A very relieved and grateful Brett Lewis (left) with Northern NSW lifeguard co-ordinator Stephen Leahy, who came to his rescue.
A very relieved and grateful Brett Lewis (left) with Northern NSW lifeguard co-ordinator Stephen Leahy, who came to his rescue.

SHOCK OF HIS LIFE

BY MARY MANN

BALLINA lifesaver Brett Lewis cradled the phone between his ear and shoulder, scribbling notes on a pad of paper during Monday afternoon's thunderstorm.

Bang! A huge flash of light came out of the phone and Brett flew across the room, hitting his head as he landed on the floor.

He lay unconscious for about five minutes, and when he woke up he did not know where he was.

"I just swore," Brett told The Northern Star. "I felt all tense, it was a real shock. I thought, 'No, this isn't happening'."

The communications officer with Surf Life Saving NSW had been discussing the storm with his duty officer on the emergency phone in the Far North Coast Surf Life Saving communications centre at Lighthouse Beach about 3.50pm on Monday.

While he was on the phone lightning struck nearby, sending a shock through the phone.

Northern NSW lifeguard co-ordinator Steven Leahy had only a short time earlier left the centre to work from home, leaving Brett by himself.

Local beaches had already been closed because of the rough conditions caused by the storm."I got a call from the duty officer who said he'd been talking to Brett and had heard a loud bang, and then Brett screamed and the phone had gone silent," Mr Leahy said.

"He'd tried calling on the%radio, but there wasn't any response so he was worried.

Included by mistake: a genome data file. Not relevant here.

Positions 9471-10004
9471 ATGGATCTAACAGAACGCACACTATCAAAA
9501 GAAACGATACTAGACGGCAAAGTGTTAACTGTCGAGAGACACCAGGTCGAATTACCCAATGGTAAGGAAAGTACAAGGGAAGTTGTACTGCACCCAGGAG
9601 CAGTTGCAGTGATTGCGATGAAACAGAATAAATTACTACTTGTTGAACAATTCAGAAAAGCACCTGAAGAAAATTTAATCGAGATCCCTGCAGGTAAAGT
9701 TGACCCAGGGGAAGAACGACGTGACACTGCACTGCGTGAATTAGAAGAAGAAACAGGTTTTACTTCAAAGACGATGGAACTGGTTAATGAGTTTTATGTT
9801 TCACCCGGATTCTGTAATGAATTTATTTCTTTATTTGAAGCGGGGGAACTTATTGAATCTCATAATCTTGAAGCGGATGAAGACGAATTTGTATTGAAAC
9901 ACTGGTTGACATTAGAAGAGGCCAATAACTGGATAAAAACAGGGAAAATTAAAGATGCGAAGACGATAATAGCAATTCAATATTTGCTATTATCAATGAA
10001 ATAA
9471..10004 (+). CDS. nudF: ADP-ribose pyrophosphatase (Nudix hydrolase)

"I was expecting the worst and hoping for the best." Mr Leahy, who lives only minutes from the communications centre, rushed to see if Brett was OK.

When he got there he found Brett walking around in a daze, complaining of pain in his left ear.

"He was dizzy and had a decreased level of consciousness. I was really concerned," Mr Leahy said. "He had an irregular heartbeat and was really shaken."

Mr Leahy applied first-aid and oxygen. Brett was then taken by ambulance to Ballina District Hospital, where he was monitored for about four hours%before going home.

"I'm really grateful to Steve and how he helped me," Brett said.

"I instantly relaxed when I saw him come in. I knew I was in good hands."

When Brett spoke to The Northern Star he still had some pain and discomfort in his joints and muscles, and his speech was slightly slurred.

"My mind is just ticking over so fast. I didn't sleep at all last night," he said.

"But I went for a swim this morning just to make sure everything is still working OK, and it's all good."



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